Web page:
It wasn’t exactly a bad year for TV, but you’d hope for shinier days in your love affair with the big appliance in the lounge room.
Not many new shows became hits. It was painful watching some of them try. Certain offerings set in Sydney beachside locales resembled desperate cruise ship performers, crying out for attention with splashes of colour (mostly orange) and movement.
Some established giants maintained their might (Mad Men, Homeland, Breaking Bad), while The Voice and Big Brother 2.0 revived reality formats that had seemed dead. They even got their corpses to jiggle around a bit.
Comedy remained a luscious terrain, if you knew which corners of the digital and pay channels to forage.
Remember the days when laughter only came in one flavour, marked ‘‘obvious’’? Tim Allen’s Last Man Standing and Mrs Brown’s Boys are relics of that famine, but the top shelf comedies continue to soar past their earlier peaks.
You feel mean pruning them down to a handful, but mention must be made of the pockets of joy that are Parks & Recreation, Modern Family, Louie, Episodes ...
OK, enough. Here are the best and worst of 2012.
Best drama on TV
The best thing on TV. This is television that grips your whole body. Heart thumping, dry mouth, that hot feeling in your head when you actually don’t know things will be OK.
After season one, viewers wondered if Homeland could sustain its premise of Carrie trying to expose Brodie. Season two mined domestic habitats for every trace of tension. It rarely wobbled, or lost its suspense.
Best of the rest
Breaking Bad (Showtime), Mad Men (Movie Extra), The Good Wife (Ten), Puberty Blues (Ten), Howzat!Kerry Packer’s War (Nine).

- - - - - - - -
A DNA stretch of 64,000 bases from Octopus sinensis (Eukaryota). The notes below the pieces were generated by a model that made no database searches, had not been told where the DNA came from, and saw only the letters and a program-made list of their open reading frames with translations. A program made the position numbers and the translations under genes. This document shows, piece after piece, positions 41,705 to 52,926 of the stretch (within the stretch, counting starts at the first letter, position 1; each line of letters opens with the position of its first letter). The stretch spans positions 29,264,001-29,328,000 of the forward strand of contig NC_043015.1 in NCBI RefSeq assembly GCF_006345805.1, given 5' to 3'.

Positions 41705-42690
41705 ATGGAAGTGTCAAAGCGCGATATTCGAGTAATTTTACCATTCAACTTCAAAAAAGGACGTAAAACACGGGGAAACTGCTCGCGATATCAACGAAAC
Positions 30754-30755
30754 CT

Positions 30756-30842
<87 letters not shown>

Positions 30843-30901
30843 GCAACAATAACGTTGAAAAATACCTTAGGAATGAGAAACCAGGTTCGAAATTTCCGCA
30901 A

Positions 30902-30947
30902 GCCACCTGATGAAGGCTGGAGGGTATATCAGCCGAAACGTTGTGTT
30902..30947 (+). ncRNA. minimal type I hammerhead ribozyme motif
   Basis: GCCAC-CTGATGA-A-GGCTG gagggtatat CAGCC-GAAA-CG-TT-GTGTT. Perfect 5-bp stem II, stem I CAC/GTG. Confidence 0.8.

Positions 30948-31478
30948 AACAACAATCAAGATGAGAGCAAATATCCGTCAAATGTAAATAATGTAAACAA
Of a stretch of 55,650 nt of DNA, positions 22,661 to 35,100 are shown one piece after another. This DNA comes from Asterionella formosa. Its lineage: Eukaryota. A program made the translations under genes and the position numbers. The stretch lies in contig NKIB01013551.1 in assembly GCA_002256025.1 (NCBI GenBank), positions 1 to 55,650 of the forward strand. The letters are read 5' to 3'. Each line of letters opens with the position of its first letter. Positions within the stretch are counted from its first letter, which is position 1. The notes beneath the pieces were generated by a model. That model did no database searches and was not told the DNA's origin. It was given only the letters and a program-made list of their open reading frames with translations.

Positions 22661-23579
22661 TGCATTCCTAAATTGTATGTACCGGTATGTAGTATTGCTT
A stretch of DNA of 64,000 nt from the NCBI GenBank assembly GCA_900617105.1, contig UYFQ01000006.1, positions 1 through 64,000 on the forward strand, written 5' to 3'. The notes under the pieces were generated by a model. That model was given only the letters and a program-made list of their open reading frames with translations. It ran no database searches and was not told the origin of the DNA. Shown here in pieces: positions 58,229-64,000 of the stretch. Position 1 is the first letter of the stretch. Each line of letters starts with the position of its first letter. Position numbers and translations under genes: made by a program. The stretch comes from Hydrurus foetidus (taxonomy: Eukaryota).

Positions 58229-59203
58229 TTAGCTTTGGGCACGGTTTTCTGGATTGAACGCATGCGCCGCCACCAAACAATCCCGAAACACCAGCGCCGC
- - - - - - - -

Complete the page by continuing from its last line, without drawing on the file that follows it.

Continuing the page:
Comedian Louis CK’s fantasy memoir isn’t always ideal to show someone you’re trying to win over to it, because it misses. But when it hits it surprises, amuses and touches you in a way that feels honest.
Best of the rest
Episodes (Nine), Modern Family (Ten), Parks & Recreation (Seven), Archer (ABC2).
The Shire (Ten).
Network heads have rolled because of The Shire. Members of the cast still get hassled in the street. If you say ‘‘The Shire’’ five times a demon is conjured from a mirror to slay you with a hook.
Only one of those things is a lie. Australian viewers’ first dabble with soft-scripted reality was one that many wished they could un-watch.
Everybody Dance Now (Ten), Breakfast (Ten), Last Man Standing (Ten), Bikie Wars: Brothers in Arms (Ten), Excess Baggage (Nine), Anger Management (Nine), Please Marry My Boy (Seven).
Biggest surprise (in a good way)
Soap on a serious drama budget, with dollops of wit and clever twists. Exploded for Seven at the start of the year.
Like a rock god unveiling a breathlessly anticipated album that’s actually crap, Andrew Denton smothered his gameshow by straight-jacketing its comedic guests with a deadening format. Randling was Spicks and Specks for those who wished there were more rules and fewer laughs.
Never to be seen on our screens again
Paul Henry. Andrew Bolt. Tom Waterhouse.
Never to be said